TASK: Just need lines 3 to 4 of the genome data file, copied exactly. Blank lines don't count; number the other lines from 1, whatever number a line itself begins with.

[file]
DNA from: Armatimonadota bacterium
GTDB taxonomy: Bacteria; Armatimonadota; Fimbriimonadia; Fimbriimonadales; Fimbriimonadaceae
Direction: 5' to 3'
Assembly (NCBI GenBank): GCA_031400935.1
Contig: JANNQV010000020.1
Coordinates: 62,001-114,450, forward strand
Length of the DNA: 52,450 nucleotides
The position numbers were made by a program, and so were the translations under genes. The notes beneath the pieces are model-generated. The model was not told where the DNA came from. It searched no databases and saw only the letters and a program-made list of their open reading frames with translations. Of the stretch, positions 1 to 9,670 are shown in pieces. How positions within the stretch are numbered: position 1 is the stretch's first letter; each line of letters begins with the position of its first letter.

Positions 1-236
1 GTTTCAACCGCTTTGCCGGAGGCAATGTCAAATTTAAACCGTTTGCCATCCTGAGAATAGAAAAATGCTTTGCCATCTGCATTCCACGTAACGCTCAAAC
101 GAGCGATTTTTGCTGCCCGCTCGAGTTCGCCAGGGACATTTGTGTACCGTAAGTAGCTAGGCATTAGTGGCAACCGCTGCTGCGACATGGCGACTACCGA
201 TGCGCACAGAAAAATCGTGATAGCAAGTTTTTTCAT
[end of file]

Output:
Direction: 5' to 3'
Assembly (NCBI GenBank): GCA_031400935.1